Fall 2016

Sleep Apnea and Hand Hygiene

Welcome!

This is the first issue of our free evidence-based Nursing Reference Center Update. You are receiving this newsletter because you are a subscriber of CINAHL and/or Nursing Reference Center. We will periodically send news on the latest evidence in nursing. Please share this with your colleagues, students, practitioners and others who would appreciate awareness of this information. 

Nursing Reference Center Systematic Literature Surveillance

Each week the Nursing Reference Center Editorial Team reviews and evaluates thousands of articles for inclusion within our evidence-based content to deliver to you the best available evidence at the point-of-care.

Evidence-Based Content Update

Recently twenty-six papers (quick lessons and evidence-based care sheets) were revised following review under the systematic literature surveillance program. Eight of the papers (Asthma, Adult; Falls, Accidental: Risk Assessment; Alzheimer's Disease; Chylothorax series  [in Children; Neonatal; and Postoperative]; and Insomnia) are accompanied by continuing education modules.
 
Information of particular value to nursing practice includes the Joint Guidelines that were issued by the Royal College of Nursing in Australia concerning the role of nursing in the influenza pandemic, which can be accessed in its entirety here. Additionally, a recent study, as reported in the evidence-based care sheet, Falls, Accidental: Risk Assessment, established the benefit of functional mobility tests for predicting falls.

Influenza Evidence-Based Information Portal

View the recently released free information portal on influenza, which includes content from Nursing Reference Center, specifically content on the 2009 pandemic, an influenza overview, and much more! 

Nursing Reference Center in Daily Practice

Sleep Apnea

Mrs. H is worried about her husband's sleep patterns. He snores loudly and then seems to stop breathing for as long as 40 seconds, several times each night. She is concerned about his health. 

The primary care nurse practitioner suspects sleep apnea and consults Nursing Reference Center, searching the keywords "Sleep Apnea."

Quick Lesson - Sleep Apnea: An Overview
She reads about 3 kinds of sleep apnea: obstructive, central, and mixed. Then, she reviews pertinent risk factors for sleep apnea: family history of sleep apnea and obesity. After reading about diagnostic tests, she schedules a polysomnogram.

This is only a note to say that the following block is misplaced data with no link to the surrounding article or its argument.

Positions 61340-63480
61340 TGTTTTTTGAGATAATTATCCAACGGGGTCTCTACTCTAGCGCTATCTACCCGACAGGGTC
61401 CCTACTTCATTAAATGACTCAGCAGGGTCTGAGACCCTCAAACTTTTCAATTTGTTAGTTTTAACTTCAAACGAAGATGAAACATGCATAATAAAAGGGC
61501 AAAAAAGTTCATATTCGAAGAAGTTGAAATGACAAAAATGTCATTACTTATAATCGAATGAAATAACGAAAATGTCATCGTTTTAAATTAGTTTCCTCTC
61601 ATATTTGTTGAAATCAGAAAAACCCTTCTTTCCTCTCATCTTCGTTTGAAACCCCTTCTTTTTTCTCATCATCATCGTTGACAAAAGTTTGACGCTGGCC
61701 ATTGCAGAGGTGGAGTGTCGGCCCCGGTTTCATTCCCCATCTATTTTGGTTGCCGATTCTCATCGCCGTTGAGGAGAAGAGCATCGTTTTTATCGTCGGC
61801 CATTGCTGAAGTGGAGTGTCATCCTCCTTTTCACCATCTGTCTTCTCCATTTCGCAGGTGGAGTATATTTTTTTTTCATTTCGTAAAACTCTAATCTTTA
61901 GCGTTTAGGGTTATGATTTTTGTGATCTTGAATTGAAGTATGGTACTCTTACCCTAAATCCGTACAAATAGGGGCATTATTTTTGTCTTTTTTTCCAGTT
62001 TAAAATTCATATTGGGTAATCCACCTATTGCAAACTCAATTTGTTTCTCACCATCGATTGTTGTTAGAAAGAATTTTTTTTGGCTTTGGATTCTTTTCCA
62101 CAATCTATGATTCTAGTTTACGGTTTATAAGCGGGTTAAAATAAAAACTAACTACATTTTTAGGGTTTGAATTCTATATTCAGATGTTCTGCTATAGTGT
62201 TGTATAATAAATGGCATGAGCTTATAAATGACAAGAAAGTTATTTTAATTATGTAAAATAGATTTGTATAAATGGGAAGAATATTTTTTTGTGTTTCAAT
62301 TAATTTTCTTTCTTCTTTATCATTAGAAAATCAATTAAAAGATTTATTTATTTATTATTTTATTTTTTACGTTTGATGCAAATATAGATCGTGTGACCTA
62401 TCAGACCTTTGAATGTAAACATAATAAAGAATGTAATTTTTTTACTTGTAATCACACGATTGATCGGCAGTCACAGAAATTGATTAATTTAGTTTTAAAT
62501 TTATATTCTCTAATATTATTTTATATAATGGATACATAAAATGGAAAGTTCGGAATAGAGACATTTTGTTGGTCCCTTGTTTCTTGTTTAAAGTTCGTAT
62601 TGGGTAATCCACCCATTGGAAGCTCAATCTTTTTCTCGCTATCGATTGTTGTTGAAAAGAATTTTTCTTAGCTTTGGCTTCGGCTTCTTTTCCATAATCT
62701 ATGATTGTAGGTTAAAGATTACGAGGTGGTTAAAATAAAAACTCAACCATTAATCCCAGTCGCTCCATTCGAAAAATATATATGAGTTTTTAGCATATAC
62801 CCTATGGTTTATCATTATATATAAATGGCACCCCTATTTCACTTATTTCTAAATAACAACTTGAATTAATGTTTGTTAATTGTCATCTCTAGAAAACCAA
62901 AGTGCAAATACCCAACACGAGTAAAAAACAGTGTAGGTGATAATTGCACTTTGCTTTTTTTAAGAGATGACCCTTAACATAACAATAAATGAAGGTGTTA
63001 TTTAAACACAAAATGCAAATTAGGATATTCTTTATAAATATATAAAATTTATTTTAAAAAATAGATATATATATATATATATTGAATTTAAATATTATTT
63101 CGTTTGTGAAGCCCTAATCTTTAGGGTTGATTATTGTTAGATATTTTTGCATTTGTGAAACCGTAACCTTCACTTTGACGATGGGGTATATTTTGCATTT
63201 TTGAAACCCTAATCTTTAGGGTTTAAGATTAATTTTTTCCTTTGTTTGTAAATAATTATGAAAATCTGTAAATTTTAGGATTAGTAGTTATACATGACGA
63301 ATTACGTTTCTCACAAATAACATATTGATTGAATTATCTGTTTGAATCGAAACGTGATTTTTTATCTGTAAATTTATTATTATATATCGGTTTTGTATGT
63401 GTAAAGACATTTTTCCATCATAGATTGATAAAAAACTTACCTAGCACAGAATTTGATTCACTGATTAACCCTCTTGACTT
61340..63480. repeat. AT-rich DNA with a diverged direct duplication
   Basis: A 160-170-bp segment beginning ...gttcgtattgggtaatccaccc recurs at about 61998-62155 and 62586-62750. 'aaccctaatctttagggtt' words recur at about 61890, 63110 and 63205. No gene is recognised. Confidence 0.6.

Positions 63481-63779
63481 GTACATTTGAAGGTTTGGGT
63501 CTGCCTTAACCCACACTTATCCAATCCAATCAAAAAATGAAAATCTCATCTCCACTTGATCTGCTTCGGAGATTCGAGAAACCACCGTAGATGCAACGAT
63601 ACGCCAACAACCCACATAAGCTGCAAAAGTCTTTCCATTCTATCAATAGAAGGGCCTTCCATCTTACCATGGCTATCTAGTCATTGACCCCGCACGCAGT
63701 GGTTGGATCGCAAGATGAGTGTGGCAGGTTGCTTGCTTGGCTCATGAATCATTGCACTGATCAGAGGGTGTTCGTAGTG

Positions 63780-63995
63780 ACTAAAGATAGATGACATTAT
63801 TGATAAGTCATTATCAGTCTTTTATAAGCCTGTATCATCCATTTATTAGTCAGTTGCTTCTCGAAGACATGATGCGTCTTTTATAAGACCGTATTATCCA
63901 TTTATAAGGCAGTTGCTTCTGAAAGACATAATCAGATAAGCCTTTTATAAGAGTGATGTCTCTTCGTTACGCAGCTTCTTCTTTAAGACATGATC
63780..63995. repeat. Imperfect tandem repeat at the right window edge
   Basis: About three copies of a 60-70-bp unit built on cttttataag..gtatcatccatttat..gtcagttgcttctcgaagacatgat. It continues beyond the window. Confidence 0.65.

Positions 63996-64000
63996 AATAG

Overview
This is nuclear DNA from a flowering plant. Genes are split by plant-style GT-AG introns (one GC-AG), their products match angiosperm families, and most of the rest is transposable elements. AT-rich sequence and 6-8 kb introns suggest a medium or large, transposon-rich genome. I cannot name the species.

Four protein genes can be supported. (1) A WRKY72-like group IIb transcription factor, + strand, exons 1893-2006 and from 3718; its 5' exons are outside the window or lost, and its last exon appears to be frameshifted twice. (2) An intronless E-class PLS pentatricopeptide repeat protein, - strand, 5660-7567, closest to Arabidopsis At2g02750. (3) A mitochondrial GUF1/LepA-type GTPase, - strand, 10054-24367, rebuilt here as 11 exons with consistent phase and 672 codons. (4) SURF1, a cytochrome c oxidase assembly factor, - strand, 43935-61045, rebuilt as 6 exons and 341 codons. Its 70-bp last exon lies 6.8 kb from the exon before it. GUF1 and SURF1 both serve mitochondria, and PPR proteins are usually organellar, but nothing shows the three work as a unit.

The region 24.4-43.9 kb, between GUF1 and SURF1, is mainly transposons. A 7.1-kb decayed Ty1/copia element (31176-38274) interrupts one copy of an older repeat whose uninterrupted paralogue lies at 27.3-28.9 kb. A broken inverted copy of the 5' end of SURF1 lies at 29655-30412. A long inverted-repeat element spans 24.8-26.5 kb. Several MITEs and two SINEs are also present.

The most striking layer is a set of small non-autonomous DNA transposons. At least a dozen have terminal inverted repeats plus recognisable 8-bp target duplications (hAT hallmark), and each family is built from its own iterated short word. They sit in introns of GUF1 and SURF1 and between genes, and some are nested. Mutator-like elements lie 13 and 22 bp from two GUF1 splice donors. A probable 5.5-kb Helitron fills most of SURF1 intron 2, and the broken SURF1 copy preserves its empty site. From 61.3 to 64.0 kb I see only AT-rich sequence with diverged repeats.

She prints the patient handout Sleep Apnea for both Mr. and Mrs. H.

Hand Hygiene in the Care of Hospitalized Patients

There is hardly a health care professional today that is not aware of the critical importance of proper hand hygiene. Patients exposed to persistent, virulent microorganisms in hospitals, such as methicillin-resistant staphylococcus aureus (MRSA), are at risk for developing nosocomial (hospital-acquired infections) and their resultant complications. 

In recent years, studies showed us that compliance with hand washing procedures, using soap and water before and after direct patient contact, was less than 50% and so we developed stricter protocols in response, including monitoring by colleagues! 

Now there is widespread use of alcohol-based hand rubs instead of soap and water. We learned that using soap and water may have been a "best practice," but that it wasn't an evidence-based solution to curtailing the spread or microorganisms. There was a scientific reason to support changing infection control policy: teaching evidence-based practice at the most basic level - washing one's hands.

Using alcohol-based hand rubs is far more effective than hand washing for removing bacteria, viruses, fungi, and multiple drug resistant microorganisms from the skin. Moreover, alcohol-based products can be used anywhere by dispenser, eliminating the need for water and a mechanism for drying hands. 

Most hospitals today are equipped with dispensers containing alcohol gels or foam. They are found at the bedside, at nurses' stations, near elevators, and in highly visible areas, such as entryways to patient units. We also see them in hotels, airports, and other public areas.

Proper hand hygiene using alcohol-based products is easier, faster, and more effective in removing microorganisms from the hands, whether in or out of the hospital setting; it has health benefits for all.

Please login to Nursing Reference Center to read the Evidence-based Care Sheet on Hand Hygiene.


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